LINWOOD — I felt just the slightest tick on the end of my line, but failed to connect on the hook set. I could tell by the way it felt that my minnow was gone, so I burned the bait back up when I noticed my partner sitting next to me, walleye pro Mark Martin, setting the hook.
He started laughing.
“He got yours, then he came over and got mine,” he said as he hauled a three-pound eye up through the hole.
Talk about adding insult to injury.
Martin had me down three-zip. Fortunately, I soon got into the plus column. But over the next half hour, Martin caught another and I blanked.
Frustration. Not that getting beaten by Mark Martin is in any way embarrassing. But it had been a frustrating day from the start.
We’d gotten up before the roosters, hoping to get going early, but there were white-out conditions on Saginaw Bay. The pressure crack we’d have to cross to get out to where we eventually wound up — 16 feet of water, just inside a second pressure crack — had opened up overnight due to gale-force winds. So we waited it out.
Long story short, it was 5 p.m. by the time we got set up to fish. (Safety first!)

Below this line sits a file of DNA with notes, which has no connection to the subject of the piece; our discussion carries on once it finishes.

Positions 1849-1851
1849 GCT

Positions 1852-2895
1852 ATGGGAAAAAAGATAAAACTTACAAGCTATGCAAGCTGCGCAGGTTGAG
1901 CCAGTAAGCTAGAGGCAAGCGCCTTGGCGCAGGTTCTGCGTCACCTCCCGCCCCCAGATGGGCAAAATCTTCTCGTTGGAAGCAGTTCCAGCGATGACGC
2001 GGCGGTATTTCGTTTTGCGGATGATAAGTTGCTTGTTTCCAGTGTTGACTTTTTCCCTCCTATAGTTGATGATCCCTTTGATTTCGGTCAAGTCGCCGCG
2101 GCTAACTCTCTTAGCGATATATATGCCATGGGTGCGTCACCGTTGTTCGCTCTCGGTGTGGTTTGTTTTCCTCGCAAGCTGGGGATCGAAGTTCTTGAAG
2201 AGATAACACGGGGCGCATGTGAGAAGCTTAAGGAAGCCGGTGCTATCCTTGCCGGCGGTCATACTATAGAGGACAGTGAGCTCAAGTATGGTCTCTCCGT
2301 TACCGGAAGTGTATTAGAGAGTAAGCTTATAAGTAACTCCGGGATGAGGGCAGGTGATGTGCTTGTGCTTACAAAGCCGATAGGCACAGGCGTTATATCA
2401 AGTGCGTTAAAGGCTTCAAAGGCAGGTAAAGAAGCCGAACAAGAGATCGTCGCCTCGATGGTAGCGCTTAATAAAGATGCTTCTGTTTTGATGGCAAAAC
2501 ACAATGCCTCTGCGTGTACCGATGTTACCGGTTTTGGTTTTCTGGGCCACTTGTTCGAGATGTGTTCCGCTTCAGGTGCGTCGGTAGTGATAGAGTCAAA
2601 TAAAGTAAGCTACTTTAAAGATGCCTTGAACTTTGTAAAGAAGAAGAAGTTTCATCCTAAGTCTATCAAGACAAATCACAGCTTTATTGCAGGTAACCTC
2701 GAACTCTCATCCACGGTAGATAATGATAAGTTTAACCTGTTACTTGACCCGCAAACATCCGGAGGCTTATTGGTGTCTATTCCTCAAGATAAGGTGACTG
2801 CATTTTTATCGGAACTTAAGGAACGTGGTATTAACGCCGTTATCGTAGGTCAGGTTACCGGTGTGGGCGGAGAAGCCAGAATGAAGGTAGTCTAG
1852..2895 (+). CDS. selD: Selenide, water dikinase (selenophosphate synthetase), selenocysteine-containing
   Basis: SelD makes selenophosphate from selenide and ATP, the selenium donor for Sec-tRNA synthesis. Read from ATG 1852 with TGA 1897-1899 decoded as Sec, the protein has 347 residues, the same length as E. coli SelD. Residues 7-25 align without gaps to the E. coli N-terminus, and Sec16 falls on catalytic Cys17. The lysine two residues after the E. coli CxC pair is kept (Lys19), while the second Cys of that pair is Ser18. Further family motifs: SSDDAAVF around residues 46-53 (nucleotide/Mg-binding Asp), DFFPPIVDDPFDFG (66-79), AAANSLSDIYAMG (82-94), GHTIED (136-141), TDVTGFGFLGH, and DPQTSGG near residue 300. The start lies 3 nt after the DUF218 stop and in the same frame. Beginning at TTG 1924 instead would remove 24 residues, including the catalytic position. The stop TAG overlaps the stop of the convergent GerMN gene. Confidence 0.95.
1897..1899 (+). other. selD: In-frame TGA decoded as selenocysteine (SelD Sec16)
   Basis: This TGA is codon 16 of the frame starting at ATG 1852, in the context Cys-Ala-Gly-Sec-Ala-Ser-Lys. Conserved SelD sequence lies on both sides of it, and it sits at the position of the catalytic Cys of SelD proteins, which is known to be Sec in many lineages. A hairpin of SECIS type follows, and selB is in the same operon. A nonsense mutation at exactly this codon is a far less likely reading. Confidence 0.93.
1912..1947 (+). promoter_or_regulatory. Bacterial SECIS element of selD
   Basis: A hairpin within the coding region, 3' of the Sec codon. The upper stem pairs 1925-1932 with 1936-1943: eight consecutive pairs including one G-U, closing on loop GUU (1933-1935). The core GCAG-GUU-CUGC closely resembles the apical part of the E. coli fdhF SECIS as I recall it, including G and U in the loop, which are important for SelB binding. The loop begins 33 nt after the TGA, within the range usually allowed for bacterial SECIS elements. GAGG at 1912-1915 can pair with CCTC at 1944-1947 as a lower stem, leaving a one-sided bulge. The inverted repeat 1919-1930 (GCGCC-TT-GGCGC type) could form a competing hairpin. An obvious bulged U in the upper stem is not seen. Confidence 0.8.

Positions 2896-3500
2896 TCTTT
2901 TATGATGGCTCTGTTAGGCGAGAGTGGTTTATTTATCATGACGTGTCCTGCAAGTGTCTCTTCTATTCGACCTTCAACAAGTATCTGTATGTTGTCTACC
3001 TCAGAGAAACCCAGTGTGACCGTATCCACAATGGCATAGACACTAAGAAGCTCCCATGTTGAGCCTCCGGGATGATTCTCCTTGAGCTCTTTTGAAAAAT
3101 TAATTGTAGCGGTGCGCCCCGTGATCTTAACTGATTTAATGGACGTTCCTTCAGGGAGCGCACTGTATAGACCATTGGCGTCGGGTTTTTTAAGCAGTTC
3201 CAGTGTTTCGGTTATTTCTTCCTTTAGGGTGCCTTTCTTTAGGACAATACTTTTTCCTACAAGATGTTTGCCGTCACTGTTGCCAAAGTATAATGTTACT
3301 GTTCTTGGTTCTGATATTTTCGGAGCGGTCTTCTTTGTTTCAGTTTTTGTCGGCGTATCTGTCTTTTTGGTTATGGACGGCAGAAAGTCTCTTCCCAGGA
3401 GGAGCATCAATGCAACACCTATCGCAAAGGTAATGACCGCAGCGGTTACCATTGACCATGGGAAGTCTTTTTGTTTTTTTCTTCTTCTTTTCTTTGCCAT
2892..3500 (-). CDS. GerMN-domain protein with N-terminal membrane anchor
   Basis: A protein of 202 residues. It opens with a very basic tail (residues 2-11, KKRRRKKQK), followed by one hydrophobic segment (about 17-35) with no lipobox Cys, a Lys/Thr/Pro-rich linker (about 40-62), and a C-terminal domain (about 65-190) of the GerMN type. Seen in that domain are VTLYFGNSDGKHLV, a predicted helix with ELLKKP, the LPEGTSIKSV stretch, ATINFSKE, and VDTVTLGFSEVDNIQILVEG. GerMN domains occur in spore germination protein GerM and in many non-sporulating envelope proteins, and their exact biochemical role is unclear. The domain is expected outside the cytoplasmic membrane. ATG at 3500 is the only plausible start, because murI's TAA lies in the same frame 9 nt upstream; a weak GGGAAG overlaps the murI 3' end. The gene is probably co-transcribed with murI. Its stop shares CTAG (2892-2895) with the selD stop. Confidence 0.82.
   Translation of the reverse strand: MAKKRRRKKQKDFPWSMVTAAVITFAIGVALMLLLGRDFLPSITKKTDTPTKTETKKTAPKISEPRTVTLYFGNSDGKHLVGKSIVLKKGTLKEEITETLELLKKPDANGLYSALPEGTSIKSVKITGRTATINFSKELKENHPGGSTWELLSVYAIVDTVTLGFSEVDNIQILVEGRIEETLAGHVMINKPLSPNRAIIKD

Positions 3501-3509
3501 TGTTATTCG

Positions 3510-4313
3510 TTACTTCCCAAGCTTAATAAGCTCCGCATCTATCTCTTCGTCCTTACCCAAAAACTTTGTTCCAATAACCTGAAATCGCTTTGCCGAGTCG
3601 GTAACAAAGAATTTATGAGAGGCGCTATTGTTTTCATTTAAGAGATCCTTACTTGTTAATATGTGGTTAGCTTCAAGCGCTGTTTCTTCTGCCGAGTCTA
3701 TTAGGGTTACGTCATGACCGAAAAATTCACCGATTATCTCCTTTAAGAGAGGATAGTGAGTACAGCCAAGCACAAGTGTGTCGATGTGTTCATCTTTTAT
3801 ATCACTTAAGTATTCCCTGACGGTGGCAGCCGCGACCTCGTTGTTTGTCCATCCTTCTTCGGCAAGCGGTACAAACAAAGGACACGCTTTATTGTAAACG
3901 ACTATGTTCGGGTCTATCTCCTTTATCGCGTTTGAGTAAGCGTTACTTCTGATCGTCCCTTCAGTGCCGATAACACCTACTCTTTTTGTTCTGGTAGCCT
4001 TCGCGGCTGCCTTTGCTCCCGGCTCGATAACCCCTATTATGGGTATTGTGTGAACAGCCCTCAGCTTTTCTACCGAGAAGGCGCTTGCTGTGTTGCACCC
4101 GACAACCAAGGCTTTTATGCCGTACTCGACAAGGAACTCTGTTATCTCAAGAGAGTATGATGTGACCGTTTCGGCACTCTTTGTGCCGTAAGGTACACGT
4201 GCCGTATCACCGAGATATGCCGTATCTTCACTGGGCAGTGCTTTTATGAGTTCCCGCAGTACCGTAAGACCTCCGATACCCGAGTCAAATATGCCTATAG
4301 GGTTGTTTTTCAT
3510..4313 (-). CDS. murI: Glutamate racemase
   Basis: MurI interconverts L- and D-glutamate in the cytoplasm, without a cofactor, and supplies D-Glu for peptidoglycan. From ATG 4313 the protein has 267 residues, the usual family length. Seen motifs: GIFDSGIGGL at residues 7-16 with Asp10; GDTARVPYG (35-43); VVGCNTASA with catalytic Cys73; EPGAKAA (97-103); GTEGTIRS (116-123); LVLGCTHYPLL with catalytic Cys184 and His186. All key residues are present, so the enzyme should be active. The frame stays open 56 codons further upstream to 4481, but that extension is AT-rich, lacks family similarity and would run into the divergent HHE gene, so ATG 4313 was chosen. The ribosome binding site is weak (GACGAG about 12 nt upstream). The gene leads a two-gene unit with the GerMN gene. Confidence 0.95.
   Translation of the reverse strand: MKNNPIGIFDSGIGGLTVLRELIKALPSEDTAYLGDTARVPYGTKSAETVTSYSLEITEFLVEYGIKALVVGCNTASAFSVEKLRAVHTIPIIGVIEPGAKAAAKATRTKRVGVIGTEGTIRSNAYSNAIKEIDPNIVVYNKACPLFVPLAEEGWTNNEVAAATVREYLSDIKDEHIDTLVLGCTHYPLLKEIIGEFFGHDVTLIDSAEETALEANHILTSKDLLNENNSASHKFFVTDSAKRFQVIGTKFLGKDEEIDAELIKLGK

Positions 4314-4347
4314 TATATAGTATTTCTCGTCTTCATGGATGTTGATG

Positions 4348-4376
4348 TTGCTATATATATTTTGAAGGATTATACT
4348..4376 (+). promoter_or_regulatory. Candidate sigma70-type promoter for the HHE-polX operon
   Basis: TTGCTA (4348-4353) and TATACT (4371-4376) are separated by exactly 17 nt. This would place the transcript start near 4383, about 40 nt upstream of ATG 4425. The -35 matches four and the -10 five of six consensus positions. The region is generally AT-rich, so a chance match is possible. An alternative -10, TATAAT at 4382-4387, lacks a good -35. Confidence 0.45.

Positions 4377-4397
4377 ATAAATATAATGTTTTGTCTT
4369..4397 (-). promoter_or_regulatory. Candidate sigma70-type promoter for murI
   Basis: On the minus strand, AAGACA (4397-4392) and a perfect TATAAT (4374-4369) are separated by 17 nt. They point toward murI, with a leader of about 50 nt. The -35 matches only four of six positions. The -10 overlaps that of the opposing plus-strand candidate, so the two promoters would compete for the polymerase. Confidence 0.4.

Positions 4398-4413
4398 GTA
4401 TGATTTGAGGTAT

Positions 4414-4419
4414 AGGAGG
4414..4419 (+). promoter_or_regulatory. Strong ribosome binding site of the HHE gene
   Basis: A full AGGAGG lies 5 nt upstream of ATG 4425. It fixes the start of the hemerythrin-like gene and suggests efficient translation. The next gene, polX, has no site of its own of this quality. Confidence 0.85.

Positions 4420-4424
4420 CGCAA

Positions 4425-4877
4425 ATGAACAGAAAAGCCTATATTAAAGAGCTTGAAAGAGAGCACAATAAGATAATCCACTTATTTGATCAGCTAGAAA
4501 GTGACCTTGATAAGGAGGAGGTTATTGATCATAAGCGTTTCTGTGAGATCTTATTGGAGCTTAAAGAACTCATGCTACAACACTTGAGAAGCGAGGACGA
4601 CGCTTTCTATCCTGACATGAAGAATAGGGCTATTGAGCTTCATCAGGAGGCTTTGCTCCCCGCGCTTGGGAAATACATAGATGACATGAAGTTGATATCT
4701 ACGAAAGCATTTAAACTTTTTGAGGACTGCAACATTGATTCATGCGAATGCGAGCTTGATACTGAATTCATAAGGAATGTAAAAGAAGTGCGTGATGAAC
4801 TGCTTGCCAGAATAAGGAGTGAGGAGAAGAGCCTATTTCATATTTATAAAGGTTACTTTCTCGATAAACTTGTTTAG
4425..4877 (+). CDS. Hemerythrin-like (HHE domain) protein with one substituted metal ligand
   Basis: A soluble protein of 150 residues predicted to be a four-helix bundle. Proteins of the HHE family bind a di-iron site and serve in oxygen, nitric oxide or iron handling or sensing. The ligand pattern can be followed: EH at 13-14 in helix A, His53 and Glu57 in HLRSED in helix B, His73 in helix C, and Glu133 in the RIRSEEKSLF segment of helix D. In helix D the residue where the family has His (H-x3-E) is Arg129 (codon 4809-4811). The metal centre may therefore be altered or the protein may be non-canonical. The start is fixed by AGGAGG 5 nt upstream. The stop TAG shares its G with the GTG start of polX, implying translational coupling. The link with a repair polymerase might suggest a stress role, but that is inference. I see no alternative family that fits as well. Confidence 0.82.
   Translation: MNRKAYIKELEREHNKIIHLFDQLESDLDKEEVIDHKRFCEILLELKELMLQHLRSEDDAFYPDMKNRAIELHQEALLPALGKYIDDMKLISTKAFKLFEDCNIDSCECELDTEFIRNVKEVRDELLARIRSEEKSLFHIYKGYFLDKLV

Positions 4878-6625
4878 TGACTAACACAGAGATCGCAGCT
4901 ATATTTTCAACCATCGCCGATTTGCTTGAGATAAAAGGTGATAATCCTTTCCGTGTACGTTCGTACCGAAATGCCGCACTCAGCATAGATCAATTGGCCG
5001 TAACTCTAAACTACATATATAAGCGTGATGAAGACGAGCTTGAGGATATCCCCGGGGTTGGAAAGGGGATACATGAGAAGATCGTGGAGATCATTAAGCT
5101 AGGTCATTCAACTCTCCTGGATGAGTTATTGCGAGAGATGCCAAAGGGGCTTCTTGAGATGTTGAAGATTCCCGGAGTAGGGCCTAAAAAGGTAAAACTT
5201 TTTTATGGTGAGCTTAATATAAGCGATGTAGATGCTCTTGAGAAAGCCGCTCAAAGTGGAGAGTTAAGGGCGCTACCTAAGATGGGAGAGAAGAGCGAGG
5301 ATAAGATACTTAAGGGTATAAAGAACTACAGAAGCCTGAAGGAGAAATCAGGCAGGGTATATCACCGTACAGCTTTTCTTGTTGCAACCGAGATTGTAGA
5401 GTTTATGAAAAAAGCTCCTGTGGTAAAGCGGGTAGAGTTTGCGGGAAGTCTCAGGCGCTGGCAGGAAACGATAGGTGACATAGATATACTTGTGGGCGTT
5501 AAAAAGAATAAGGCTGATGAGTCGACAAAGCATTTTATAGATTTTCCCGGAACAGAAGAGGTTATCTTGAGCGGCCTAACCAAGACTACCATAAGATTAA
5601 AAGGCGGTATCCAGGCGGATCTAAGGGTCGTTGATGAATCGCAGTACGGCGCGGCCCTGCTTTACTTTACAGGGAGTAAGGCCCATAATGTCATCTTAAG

It was several days before Martin’s annual Ice Fishing/Vacation School on Saginaw Bay and we were on a reconnaissance mission. It was successful; everyone in our party of more than a dozen anglers spread along the second pressure crack caught fish with a couple of limits caught and one fellow catching nine.
We all started out in the same place the next morning and the results were the opposite. Very few fish came to our holes. What made matters worse is that someone had found a path across the second pressure crack — out to deeper water — and it was about 25 yards from our shanty. We were just off what had become a highway for snowmobiles and quads. It became apparent by late morning that we were going to have to move.